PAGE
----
Your proposed scheme does not protect the Republicans right of political association; it interferes with ballot secrecy; it makes voters political allegiances a matter of public record; it disenfranchises voters.

    Any of three alternatives:

    (1) Eliminate primaries and partisan nominations;

    (2) Top 2 non-partisan primary;

    (3) Party-maintained voter lists in conjunction with the Pick-a-Party Primary.

    Do a better job and don’t impose a regulatory burden on the state.

  15. #15, a classic open primary is not unconstitutional, except as applied to a political party that doesn’t want a classic open primary. Both the Democratic Party of Washington state, and the Republican Party of Washington state, want a class open primary for themselves.

    And we still don’t know if top-two is constitutional or not. The US Supreme Court decision of March 2008 did not settle the ballot access issue, or the trademark issue, or the issue of whether top-two violates freedom of association as applied.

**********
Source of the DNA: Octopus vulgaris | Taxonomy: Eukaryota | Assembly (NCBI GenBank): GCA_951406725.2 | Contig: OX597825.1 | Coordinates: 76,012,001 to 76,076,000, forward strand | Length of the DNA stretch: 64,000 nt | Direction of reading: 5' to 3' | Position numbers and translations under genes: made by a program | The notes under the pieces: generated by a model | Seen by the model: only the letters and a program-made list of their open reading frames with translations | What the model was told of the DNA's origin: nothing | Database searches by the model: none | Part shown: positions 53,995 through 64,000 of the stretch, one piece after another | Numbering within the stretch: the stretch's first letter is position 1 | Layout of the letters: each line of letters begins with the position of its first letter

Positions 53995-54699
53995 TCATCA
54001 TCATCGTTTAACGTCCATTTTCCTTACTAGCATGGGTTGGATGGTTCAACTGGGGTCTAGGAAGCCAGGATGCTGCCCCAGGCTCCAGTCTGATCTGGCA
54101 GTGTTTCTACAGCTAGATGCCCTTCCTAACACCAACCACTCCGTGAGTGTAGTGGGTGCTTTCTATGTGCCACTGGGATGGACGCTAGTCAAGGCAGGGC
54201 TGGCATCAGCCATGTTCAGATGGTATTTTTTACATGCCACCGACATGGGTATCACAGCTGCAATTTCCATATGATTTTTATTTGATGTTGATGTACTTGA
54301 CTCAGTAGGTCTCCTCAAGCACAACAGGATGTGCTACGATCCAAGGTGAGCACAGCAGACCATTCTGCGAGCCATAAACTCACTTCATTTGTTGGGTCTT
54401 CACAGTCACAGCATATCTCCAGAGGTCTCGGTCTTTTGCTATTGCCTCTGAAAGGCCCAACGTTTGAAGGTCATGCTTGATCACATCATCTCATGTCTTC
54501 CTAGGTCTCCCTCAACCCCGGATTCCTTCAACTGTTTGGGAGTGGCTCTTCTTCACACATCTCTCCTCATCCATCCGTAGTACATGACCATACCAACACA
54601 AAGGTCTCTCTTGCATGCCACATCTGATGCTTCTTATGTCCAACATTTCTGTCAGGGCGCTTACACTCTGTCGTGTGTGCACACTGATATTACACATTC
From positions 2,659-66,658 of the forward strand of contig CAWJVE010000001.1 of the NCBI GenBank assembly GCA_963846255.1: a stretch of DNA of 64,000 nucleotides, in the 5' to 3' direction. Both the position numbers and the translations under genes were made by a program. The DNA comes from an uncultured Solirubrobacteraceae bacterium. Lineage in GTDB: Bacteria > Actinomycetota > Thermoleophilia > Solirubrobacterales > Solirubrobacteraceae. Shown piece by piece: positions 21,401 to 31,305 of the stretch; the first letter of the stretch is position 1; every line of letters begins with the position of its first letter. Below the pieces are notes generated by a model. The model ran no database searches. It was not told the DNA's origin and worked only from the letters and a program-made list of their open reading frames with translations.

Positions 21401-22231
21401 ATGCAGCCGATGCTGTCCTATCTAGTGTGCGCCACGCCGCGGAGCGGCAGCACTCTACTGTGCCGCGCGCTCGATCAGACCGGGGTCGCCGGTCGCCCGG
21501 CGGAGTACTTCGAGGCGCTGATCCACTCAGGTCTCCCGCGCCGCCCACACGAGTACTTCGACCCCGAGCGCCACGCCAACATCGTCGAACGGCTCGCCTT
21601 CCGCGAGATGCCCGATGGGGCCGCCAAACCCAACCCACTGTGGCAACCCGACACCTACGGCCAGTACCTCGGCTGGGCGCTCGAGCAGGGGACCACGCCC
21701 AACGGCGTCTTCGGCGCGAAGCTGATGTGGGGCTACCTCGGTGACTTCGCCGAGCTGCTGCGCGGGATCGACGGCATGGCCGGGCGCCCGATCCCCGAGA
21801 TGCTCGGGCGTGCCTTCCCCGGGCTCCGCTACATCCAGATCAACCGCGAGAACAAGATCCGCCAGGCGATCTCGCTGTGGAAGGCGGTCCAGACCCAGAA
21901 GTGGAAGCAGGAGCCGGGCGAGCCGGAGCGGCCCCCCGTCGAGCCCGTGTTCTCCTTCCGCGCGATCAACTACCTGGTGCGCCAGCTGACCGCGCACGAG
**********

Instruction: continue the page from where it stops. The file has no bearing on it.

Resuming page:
16. #16 Then it becomes a game of Semanko Says. The Washington political parties were happy enough with the blanket primary. If California hadn’t adopted its version, they’d probably still be using it.

    After the 9th Circuit had been overturned in Jones, they really didn’t have a choice but to overturn the Washington blanket primary. A lot of good it did for Locke to say in his veto message that he wished the political parties hadn’t filed suit.

    Remember that the Libertarians actually qualified to have a primary in Washington. Instead of getting legislation passed that would let them remain a minor party, they could have filed suit against the Pick-A-Party primary.